false and can be demonstrated so by recourse to both ancient and living
        traditions. The notion of "right" and "wrong" story patterns is quite vital
        to mythic narratives, and audiences hold a narrator to the expectation that
        he'll adhere to the "right" one.

        For instance, it is very well documented in Greek, Slavic, Turkic, Indian,
        and Mongolian traditions (to name but a few) that under the stressful
        exigencies of performance, storytellers and singers of narrative tales will
        frequently err and introduce the wrong story elements into their
        performances. When this occurs, their audiences will correct them, and get
        them back into the pattern they perceive as the proper one. They do not
        permit contradiction of the expected narrative. Analogous phenomena occur
        widely with respect to dissemination of written narratives.

        Now, if you wish to suggest that Luke's audience would be some sort of an
        exception to this universal phenomenon, you must propose it as an exception
        and substantiate your proposal. Your assertion above does not suffice.

        Lee Edgar Tyler
        Baton Rouge, LA

        Synoptic-L Homepage: http://www.bham.ac.uk/theology/synoptic-l
        List Owner: Synoptic-L-Owner@...
      • Jack Kilmon
        ... From: To: Sent: Friday, October 27, 2000 4:35 AM Subject: Re: [Synoptic-L] Minor Agreements and Markan
        Message 3 of 25 , Oct 27, 2000
        • 0 Attachment
          ----- Original Message -----
          From: <LeeEdgarTyler@...>
          To: <Synoptic-L@...>
          Sent: Friday, October 27, 2000 4:35 AM
          Subject: Re: [Synoptic-L] Minor Agreements and Markan Redaction


          >
          > If it is your position, as it seems to be, that the proponent of a theory
          of
          > Lukan dependence upon Matthew has no obligation at all to address the
          > egregious contradictions between the two accounts, I'd expect you to offer
          > some justification for it.

          Even with the application of literary, form, source and redaction critical
          methods, I just cannot see how we will ever know the stemmata of the
          gospels. These books were composed and used by disparate communities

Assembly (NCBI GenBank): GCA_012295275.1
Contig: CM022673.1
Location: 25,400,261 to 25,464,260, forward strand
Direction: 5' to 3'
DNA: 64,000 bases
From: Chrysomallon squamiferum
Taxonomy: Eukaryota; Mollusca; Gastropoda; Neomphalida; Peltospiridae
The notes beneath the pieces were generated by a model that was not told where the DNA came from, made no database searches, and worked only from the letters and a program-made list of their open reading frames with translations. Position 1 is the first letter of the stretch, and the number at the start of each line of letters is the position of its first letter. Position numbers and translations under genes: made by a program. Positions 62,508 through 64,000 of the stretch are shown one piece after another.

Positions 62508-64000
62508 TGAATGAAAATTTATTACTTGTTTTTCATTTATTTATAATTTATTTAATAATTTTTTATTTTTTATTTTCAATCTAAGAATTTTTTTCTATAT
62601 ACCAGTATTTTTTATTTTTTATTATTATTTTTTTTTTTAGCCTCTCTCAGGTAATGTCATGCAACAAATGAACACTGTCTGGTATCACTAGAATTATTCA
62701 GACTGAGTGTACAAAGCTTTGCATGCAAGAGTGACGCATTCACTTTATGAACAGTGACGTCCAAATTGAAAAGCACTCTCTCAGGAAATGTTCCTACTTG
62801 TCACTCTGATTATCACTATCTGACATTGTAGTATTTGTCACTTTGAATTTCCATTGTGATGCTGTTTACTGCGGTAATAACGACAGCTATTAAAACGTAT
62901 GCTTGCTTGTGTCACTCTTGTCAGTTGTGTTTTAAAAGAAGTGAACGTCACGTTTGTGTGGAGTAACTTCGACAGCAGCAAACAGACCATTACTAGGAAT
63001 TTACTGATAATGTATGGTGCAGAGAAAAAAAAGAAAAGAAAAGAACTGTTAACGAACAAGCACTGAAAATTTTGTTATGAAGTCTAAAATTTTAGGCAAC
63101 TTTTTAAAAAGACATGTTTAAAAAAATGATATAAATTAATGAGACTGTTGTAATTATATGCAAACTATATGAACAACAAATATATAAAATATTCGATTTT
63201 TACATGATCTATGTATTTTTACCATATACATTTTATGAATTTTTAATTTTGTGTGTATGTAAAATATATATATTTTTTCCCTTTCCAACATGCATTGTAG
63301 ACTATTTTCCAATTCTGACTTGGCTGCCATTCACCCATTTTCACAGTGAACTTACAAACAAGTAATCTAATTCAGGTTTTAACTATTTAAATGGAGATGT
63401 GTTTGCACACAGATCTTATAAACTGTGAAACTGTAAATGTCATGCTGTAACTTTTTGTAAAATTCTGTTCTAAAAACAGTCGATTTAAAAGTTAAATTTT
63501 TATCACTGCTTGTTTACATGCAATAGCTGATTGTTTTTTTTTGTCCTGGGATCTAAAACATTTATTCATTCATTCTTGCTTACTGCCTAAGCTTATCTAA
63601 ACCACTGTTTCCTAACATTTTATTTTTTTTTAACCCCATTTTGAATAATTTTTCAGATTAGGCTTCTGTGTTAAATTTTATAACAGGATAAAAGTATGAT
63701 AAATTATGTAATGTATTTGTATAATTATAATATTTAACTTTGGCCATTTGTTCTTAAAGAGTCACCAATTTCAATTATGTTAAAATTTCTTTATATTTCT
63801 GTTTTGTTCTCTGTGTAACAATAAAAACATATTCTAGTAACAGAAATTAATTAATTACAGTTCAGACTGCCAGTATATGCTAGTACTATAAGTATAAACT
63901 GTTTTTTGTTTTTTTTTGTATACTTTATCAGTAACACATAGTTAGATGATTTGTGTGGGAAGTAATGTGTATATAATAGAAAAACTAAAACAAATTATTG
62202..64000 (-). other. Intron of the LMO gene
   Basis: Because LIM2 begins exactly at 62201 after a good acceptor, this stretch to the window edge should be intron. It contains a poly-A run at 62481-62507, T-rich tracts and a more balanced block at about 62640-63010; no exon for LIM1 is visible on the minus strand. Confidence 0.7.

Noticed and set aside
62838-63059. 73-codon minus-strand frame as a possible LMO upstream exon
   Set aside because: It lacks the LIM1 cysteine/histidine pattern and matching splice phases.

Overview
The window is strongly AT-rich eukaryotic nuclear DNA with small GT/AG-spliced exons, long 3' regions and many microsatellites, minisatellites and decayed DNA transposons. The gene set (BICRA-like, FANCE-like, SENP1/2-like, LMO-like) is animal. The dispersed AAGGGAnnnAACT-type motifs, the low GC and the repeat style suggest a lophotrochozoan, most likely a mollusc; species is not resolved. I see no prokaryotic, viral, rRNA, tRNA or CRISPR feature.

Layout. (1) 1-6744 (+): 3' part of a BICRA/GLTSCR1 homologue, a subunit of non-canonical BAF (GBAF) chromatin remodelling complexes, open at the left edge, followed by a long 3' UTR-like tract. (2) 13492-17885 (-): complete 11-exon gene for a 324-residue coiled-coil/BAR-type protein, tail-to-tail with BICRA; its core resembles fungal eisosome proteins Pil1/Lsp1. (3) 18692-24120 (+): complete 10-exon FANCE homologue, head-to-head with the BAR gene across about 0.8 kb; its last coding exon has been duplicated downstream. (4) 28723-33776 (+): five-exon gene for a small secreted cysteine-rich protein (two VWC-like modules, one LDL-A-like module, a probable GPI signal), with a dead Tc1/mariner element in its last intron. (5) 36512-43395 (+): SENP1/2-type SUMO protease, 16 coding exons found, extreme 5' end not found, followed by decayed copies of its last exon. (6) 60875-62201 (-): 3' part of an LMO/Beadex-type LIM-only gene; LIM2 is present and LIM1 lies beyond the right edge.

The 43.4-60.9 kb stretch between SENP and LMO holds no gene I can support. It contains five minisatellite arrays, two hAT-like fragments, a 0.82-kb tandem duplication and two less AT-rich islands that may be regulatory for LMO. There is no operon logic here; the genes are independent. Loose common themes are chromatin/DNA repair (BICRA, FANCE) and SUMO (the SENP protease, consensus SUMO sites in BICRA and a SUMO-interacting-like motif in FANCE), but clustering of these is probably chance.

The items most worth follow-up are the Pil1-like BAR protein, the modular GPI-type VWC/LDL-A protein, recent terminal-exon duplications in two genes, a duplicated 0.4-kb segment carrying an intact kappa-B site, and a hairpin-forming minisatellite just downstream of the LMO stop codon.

in the 1st century middle east and Asia Minor to tell a "Jesus story" to
          their
          particular audience. The Lukan author is not going to tell the same story
          to his audience that the Matthean author tells to his, even when they use
          the same sources (Mark, Greek Q, Aramaic Q) or one uses the other.

          The brachiation from the autographs is further complicated by the annoying
          tendency of 2nd and 3rd generation copyists to tamper with the accounts
          either for the purpose of harmonization or regional theology.

          Matthew has the family hot footing it to Egypt because he is a Jew and wants
          to equate Jesus with the Tanakh and Moses. He may be ticked off over the
          issuance of the Birkhat haMinim and concerned because he sees more gentile
          participation in the prevailing "Jesus story" than his own community of
          diaspora Jews and wants to say, "Hey! Wait a minute! This is a Jewish
          thing."

          The Lukan author is one of those gentiles that sees no need to duplicate a
          mini-exodus to his audience, hence we have a "contradiction." He is a
          follower or an heir to the Pauline camp and wants to say, "Hey, this is
          a gentile thing too."

          The semi-gnostic Johannine author is another story.

          We can argue these issues on points that we believe significant to the
          question
          but we all peer through different critical windows....but unless or until a
          DSS-like cache of an early Nazarene library is discovered, our discussions
          and disagreements on these issues are going to be fun, stimulating,
          intriguing,
          non-conclusive, but I hope always cordial.

          Jack


          -----
          ______________________________________________

          taybutheh d'maran yeshua masheecha am kulkon

          Jack Kilmon
          North Hollywood, Ca.
          jkilmon@...

          http://www.historian.net

          sharing a meal for free.
          http://www.thehungersite.com/




          Synoptic-L Homepage: http://www.bham.ac.uk/theology/synoptic-l
          List Owner: Synoptic-L-Owner@...
        • LeeEdgarTyler@aol.com
          In a message dated 10/27/2000 10:48:37 AM Canada Central Standard Ti, ... offer ... wants ... I certainly agree, Jack, which is the reason I have stopped
          Message 4 of 25 , Oct 27, 2000
          • 0 Attachment